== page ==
As a former player and head football coach for Georgia, Ray Goff was a big part of the Georgia-Florida rivalry. So it was only fitting that he will be inducted into the Georgia-Florida Hall of Fame.
Goff will be inducted in a Nov. 1 ceremony with Georgia kicker Bobby Etter as well as Florida receiver Ricky Nattiel and Norm Carlson, who was the sports information director there for an extended time.
Goff was an assistant for Georgia from 1981-1988 prior to taking the role of head coach from 1989-1995, compiling a 46-34-1 record.
He played for the Bulldogs from 1973-1976.
"I'm very appreciative of it," Goff said on receiving the honor. "There are a lot of other people out there that deserve it more than I do."
Originally, Goff thought heavily about playing for Georgia Tech growing up in the south Georgia farming community of Moultrie, thanks to local Yellow Jacket recruiter Dynamite Goodlow.
"Growing up, I really didn't know much about college football," Goff said. "I hate to admit it, but I followed Georgia Tech."
Luckily for the Bulldogs, Goff wound up in Athens and became one of the greatest to ever play quarterback for the Bulldogs.
In 1976, Goff led Georgia to the SEC title and a berth in the Sugar Bowl. He was named SEC Player of the Year as the Bulldogs went 10-1.
"On the football field, everyone came together," Goff said. "We were a very close knit group."
Part of that championship season came in Jacksonville against the Gators where he led a comeback from a 27-13 halftime deficit to a 41-27 win, throwing two touchdown passes and running in three more.
"The surroundings make the game bigger than it really is," Goff said. "It's a very important game, but some of the other games are just as important.
"We were very fortunate to catch Florida at a good time. We usually played a non-conference game the week before and Florida had Auburn. They used up a lot of emotion (against Auburn). But the week after Florida, we would have to play Auburn."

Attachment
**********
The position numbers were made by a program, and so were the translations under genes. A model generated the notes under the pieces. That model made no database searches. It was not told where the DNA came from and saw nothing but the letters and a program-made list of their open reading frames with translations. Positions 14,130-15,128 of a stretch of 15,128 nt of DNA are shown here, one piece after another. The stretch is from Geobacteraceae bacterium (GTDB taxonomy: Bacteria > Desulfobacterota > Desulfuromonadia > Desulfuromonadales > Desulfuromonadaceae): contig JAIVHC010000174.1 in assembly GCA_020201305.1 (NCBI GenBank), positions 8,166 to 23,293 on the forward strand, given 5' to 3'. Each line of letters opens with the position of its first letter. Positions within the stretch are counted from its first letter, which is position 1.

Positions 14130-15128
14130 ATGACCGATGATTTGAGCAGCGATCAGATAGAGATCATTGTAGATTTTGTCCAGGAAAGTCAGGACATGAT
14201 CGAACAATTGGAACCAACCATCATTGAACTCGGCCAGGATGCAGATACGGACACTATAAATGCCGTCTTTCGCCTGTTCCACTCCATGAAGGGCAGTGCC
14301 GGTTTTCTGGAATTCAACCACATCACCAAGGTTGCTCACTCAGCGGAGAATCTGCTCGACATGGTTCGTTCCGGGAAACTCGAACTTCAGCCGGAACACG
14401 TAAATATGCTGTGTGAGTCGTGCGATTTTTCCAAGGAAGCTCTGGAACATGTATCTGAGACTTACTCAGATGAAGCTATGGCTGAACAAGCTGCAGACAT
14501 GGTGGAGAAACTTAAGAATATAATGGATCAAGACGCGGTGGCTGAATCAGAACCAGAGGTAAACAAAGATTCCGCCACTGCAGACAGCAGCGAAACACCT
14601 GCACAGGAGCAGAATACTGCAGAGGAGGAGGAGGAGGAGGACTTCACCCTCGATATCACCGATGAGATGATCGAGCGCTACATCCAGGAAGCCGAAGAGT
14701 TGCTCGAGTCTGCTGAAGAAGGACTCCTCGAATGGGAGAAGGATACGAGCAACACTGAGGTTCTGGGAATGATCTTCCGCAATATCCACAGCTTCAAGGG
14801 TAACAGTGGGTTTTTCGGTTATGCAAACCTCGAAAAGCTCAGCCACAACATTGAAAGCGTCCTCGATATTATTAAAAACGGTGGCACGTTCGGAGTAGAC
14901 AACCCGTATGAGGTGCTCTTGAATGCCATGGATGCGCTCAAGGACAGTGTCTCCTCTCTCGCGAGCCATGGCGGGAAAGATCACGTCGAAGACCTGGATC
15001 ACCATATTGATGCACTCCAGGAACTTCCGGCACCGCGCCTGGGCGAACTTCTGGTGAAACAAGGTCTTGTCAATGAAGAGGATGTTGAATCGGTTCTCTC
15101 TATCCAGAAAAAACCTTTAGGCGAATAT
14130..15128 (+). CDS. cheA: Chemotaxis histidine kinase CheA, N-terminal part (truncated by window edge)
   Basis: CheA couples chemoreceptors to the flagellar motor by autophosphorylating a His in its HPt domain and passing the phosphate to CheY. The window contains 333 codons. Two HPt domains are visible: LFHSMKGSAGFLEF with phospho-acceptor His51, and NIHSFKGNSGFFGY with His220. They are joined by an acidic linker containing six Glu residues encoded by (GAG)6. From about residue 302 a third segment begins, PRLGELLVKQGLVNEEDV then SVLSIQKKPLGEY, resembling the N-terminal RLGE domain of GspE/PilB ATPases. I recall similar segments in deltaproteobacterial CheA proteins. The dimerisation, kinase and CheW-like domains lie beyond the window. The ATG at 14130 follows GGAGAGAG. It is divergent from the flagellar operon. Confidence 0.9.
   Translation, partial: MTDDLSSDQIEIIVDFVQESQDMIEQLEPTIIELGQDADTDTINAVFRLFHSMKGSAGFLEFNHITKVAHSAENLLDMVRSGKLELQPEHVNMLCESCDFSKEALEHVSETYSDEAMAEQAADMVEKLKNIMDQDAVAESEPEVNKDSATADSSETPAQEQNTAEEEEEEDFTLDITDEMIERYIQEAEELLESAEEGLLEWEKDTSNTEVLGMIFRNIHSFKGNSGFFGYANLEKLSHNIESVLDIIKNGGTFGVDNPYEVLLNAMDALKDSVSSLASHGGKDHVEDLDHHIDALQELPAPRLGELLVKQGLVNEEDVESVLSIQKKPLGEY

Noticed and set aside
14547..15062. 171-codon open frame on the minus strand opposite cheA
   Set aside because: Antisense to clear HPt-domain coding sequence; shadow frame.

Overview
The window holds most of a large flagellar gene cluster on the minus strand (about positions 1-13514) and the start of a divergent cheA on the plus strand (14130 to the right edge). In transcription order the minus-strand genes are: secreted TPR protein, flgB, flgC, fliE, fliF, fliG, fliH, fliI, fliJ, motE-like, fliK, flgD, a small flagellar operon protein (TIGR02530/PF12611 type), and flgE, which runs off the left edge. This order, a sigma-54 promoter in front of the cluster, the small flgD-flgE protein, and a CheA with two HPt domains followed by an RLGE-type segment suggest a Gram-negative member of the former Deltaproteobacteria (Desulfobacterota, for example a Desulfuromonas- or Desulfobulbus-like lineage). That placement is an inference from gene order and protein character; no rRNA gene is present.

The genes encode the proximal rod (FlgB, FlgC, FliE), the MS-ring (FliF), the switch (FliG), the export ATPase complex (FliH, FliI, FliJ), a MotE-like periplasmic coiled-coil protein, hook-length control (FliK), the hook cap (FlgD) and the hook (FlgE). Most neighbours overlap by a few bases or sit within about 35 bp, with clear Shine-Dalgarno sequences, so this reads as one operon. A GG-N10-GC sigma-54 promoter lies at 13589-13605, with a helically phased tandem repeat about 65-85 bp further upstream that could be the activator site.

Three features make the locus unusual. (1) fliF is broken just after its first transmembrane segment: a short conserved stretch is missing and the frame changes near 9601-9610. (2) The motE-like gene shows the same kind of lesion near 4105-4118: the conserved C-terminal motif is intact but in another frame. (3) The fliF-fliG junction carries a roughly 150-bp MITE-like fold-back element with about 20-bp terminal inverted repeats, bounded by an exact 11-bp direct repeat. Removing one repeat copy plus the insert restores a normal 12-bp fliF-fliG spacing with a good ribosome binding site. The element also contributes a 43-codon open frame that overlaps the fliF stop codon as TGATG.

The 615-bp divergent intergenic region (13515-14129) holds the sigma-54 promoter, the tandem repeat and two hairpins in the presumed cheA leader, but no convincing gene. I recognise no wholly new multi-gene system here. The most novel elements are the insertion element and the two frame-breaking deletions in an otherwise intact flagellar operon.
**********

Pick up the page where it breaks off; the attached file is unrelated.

Not to be overlooked was the early season home date with Alabama where Georgia beat the defending SEC champions 21-0.
"In all of my years at Georgia I've never seen the town get as excited as it was that week in 1976 with all the buildup," Goff said. "I've never seen anything like it since."
Goff has traded the whistle and clipboard in for the business world.
Goff has a farm in Watkinsville where he is involved in several businesses and is enjoying watching his two daughters grow up.
Goff is involved in the real estate business and is raising some Black Angus cows. He also has part in a company that stores up lumber that is converted into flooring in addition to being part of a joint partnership with brother Bucky and Lonnie Copper in owning multiple Zaxby's Chicken restaurants in south Georgia.
"I've been very fortunate to be able to do some things that I enjoy," Goff said.
Though being near campus, Goff doesn't have a desire to hinder the workings of the current coaching staff.
"The worst thing you can have is a couple of ex-head coaches hanging around and telling how it should be done," Goff said. "I spent 21 years there and was very fortunate to be around. Coach Richt knows what he's doing."
And Goff is content with his current way of living and has no plans to get back into coaching.
"I love what I do. I love watching my daughters. They ride in horse shows on weekends and watching them is one of the greatest blessings in the world," Goff said. "There's not enough money in the world to replace watching them compete."